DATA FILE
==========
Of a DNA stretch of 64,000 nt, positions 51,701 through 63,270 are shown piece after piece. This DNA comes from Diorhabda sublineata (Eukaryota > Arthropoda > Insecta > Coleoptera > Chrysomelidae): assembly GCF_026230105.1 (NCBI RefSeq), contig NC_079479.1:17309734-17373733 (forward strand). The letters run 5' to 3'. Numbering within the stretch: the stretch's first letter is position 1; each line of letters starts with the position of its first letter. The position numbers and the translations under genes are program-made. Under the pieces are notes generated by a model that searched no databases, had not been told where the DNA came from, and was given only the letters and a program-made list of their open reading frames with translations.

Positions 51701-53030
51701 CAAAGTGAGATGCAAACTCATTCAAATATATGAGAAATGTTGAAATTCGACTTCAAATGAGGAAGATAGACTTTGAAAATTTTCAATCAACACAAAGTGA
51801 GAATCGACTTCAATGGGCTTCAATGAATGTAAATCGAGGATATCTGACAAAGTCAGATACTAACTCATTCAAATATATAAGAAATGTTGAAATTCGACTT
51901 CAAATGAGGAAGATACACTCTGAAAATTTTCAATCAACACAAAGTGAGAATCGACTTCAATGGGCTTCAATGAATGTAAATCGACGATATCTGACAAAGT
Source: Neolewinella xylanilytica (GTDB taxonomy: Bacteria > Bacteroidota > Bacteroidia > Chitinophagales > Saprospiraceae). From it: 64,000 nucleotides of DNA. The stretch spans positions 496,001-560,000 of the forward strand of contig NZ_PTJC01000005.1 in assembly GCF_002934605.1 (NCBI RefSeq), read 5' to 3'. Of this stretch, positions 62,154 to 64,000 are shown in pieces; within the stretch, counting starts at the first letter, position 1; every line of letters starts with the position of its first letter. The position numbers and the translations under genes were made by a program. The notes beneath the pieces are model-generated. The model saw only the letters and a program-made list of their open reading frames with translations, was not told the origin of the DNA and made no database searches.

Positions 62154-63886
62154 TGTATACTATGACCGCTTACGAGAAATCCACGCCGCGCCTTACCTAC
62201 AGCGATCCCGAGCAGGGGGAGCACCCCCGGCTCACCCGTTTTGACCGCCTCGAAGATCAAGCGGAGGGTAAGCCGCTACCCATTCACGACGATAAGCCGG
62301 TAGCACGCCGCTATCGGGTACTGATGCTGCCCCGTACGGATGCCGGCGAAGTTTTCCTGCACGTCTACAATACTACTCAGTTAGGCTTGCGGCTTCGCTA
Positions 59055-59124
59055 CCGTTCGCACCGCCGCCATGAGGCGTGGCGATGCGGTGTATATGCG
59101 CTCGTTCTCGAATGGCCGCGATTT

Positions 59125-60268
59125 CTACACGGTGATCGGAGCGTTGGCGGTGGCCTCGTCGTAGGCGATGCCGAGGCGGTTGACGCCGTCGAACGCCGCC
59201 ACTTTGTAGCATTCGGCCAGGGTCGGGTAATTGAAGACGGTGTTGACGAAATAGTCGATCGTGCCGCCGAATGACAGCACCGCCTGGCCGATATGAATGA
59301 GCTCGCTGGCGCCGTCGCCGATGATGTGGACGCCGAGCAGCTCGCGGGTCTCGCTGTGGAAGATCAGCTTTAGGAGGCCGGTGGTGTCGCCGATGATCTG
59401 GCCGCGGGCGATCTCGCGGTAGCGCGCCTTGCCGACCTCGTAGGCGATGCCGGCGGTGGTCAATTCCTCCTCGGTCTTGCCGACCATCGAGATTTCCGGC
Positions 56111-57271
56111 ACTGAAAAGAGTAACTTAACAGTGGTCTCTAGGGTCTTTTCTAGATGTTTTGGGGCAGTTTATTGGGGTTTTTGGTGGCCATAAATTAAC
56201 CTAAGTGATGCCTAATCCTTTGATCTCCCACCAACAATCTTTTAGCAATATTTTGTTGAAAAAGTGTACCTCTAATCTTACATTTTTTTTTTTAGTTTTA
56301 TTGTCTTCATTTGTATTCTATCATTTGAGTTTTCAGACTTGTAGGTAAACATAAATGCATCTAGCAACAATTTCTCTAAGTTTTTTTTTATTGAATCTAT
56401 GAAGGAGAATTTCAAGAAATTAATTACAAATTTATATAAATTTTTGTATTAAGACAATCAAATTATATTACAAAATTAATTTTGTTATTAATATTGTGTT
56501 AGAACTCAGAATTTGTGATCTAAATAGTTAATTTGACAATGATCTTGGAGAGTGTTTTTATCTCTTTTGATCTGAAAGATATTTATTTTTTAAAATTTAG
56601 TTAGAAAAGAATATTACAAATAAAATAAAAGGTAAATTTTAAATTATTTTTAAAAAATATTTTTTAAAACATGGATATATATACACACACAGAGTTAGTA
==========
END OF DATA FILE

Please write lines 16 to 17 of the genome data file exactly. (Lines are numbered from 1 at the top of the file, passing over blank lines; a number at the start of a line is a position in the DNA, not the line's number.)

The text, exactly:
59201 ACTTTGTAGCATTCGGCCAGGGTCGGGTAATTGAAGACGGTGTTGACGAAATAGTCGATCGTGCCGCCGAATGACAGCACCGCCTGGCCGATATGAATGA
59301 GCTCGCTGGCGCCGTCGCCGATGATGTGGACGCCGAGCAGCTCGCGGGTCTCGCTGTGGAAGATCAGCTTTAGGAGGCCGGTGGTGTCGCCGATGATCTG